Surgery, chemotherapy and radiation treatment mean that a cancer diagnosis is no longer always a death sentence. But certain oxygen-starved parts of tumors are still difficult to reach with the old methods. Enter the Clostridium family of bacteria. Injected into the body, they grow and multiply only in the oxygen-poor parts of cancer tumors. In September, scientists in the Netherlands showed they could arm Clostridium bacteria with therapeutic protein genes, essentially creating search-and-destroy tumor missiles.
9. Schizophrenic mice
July’s news that Johns Hopkins researchers had created schizophrenic mice was a surprise, even to scientists who regularly create genetically altered mice to model human diseases. In recent years, we’ve seen very big mice, fearless mice, Rain Man mice and a host of others. But the schizophrenic experience of hallucinations, delusions of grandeur and paranoia seemed somehow distinctly human. However, scientists recently identified a single gene called DISC1 as a major schizophrenia risk factor, leading to the creation of these mice, which lack the gene. Anatomical examinations revealed similarities between the mice’s brains and those of human patients. The mice also revealed behaviors — trouble finding food, agitation in open fields — that researchers say parallel human schizophrenic activities.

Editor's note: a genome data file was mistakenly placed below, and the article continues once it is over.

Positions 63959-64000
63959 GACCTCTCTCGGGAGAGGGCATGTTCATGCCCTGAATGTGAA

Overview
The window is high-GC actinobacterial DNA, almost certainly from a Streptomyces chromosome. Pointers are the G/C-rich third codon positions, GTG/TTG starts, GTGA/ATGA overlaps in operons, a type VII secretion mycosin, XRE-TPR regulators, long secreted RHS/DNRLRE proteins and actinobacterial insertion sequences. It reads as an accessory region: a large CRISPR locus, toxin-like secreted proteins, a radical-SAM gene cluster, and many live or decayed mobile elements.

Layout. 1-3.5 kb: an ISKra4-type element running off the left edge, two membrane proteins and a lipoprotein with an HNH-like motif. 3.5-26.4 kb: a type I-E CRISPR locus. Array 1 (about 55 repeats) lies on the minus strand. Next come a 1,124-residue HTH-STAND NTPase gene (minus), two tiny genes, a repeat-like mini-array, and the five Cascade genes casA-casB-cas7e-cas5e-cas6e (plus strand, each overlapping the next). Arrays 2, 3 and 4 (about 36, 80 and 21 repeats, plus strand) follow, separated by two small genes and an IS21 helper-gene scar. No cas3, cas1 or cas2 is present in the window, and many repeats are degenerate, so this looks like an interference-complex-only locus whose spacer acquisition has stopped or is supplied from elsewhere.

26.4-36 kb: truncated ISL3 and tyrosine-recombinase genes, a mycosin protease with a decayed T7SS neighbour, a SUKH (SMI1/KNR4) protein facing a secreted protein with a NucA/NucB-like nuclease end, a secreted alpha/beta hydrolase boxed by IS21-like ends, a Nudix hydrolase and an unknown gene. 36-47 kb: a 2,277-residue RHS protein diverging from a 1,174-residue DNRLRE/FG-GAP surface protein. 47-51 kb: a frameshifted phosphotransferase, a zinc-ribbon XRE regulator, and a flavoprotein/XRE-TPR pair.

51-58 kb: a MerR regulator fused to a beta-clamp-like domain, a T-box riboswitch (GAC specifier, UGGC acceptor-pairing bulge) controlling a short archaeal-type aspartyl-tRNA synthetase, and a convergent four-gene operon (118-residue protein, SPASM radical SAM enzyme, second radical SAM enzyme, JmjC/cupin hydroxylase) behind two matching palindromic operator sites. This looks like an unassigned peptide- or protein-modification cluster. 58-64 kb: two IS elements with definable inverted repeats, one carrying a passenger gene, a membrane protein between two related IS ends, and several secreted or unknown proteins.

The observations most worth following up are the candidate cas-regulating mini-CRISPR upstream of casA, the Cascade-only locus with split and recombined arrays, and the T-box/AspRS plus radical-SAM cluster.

10. Yeast with poison-sensing rat genes
Temple University doctors announced in May that they’d genetically modified a strain of yeast to glow green in the presence of DNT, an ingredient in dynamite. The scientists used rat olfactory genes to sense the chemical and switch on fluorescent-protein producing genes. Biosensors might be better than man-made sensors for applications like detecting nerve gas, because they are cheap to produce.
Thanks to NK and others for sending along.